comScore Review Marvel’s Black Vortex Crossover Event Letting Us Down | The Mary Sue
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Review: Marvel’s Black Vortex Crossover Event Is Slowly Letting Us Down

Credit where credit’s due: they made me feel sorry for Ronan the Accuser.

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Catch the first part of our Black Vortex review here.

So, remember in my last review how I called The Black Vortex event “refreshing,” “engrossing” and “engaging?” Yeah… I take that back now.

To clarify, it’s not that BV has, in five issues, gone from good to bad. It wasn’t great before, and it’s not awful now; but what I took to be a somewhat sluggish but “intriguing set up to what could prove to be an exceptional story” has instead turned out to be a somewhat sluggish but intriguing set up to… meh.

By no means are chapters 5-9 uneventful, of course, but they lack focus and therefore tension. The Slaughter Lords are stirring up trouble on the Spartax Moon, Ma Savage’s orphanage on Spartax is sending out a distress call, and Gamora, Angel and Beast are still wreaking havoc. So, our heroes break into three groups to confront each conflict, none of which I find all that enthralling. Granted, Beast does realize that, in bringing the five original members of the X-Men to the present, he broke the fabric of space-time, which I suspect might factor into Secret Wars, but it’s unlikely to play a large role here. The bulk of the story, therefore, is action-packed but consequence free… right up until Mr. Knife blows up Hala.

Wait, what?

Kudos for unpredictability, I guess. I legitimately didn’t see it coming. But then, that’s sort of a problem too. The destruction of the Kree home world really warrants more build up than it gets. And, perhaps worst of all, it isn’t even destroyed by the Black Vortex, but by Mr. Knife’s firepower, which calls into question just how necessary the Black Vortex is. So far it’s played a peripheral role in Mr. Knife’s maniacal plan, which, by the way, turns out to be – wait for it – the construction of an empire!

Mwa ha ha… ha… ugh, that it? Yes, he’s struck a business deal with the Brood in which he gets one planet out of every ten they conquer, starting with Spartax, which requires encasing its denizens in ice amber. It’s only at this point that the Black Vortex is actually needed because, apparently, blowing up an entire planet requires nothing out of the ordinary but covering people in amber? That’s when the big guns come out.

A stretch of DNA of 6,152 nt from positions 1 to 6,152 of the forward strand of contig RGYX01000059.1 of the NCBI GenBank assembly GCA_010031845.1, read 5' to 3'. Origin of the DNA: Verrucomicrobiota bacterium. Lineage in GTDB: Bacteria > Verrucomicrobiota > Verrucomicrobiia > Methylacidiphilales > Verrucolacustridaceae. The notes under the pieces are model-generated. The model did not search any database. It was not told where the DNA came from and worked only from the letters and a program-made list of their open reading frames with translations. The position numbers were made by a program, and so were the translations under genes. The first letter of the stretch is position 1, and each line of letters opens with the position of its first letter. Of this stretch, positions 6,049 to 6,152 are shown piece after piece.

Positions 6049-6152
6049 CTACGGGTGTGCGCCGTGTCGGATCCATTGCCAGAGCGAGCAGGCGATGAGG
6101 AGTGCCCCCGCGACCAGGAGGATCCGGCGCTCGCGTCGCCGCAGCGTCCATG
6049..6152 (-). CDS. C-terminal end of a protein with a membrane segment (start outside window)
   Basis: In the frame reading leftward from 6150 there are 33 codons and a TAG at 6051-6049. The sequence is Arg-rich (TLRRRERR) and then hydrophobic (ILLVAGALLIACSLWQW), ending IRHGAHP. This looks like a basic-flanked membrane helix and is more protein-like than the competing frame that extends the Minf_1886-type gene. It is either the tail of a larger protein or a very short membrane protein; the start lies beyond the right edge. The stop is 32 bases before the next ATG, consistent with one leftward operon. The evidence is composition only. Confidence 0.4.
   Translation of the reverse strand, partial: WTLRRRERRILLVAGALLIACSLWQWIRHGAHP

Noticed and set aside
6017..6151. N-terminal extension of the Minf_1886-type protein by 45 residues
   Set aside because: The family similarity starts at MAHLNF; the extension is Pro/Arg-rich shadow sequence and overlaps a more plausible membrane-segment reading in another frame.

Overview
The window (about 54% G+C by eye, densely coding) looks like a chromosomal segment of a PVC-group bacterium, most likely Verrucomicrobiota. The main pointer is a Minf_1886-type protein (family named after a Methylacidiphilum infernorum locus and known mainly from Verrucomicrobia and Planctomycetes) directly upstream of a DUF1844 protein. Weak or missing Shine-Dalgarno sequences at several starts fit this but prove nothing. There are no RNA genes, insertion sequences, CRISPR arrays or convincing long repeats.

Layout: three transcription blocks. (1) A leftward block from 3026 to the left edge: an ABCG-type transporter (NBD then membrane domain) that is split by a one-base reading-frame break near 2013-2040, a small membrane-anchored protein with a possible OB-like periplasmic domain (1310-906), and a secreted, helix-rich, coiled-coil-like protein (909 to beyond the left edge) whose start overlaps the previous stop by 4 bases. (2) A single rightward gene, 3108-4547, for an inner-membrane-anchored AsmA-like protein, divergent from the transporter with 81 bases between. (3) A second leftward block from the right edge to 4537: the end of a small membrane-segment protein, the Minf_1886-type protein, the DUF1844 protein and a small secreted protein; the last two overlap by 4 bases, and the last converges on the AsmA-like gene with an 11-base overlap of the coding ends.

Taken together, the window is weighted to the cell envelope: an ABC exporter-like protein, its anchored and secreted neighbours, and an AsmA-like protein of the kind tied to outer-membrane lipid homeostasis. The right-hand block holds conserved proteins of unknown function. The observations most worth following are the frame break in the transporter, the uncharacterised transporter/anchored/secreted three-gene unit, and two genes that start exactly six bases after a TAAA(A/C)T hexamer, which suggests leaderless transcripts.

In all fairness, there is some emotional weight brought out through Hala’s destruction, though it’s mostly retrospective. In Guardians Team Up #003, Ronan the Accuser disobeys the Supreme Intelligence and disgraces himself by stealing the Black Vortex and submitting to it, in order to defend Hala against Gamora, Beast and Angel. At the end of the issue, he reflects that he can live with the sacrifice knowing that future generations of Kree will be able to appreciate “the beauty of Hala, the strength of the Accuser Corps, the nobility of the Kree,” because of what he did. Next issue, Hala explodes. Ouch.

That dose of poignancy, however, isn’t enough to make this middle installment of BV much more than a collection of well-drawn fight scenes with lots of dialogue.  The remaining four issues in this event might manage to turn things around but I’m not optimistic. I’ll save my emotional investment for a story with legitimate stakes and intriguing and long lasting consequences for Secret Wars, thank you very much.

Petra Halbur is an undergraduate at Hofstra University pursuing a BA in journalism and presently trapped in the world-building phase of writing her science-fantasy novel. You can read more from her at Ponderings of a Cinephile or follow her on Twitter.

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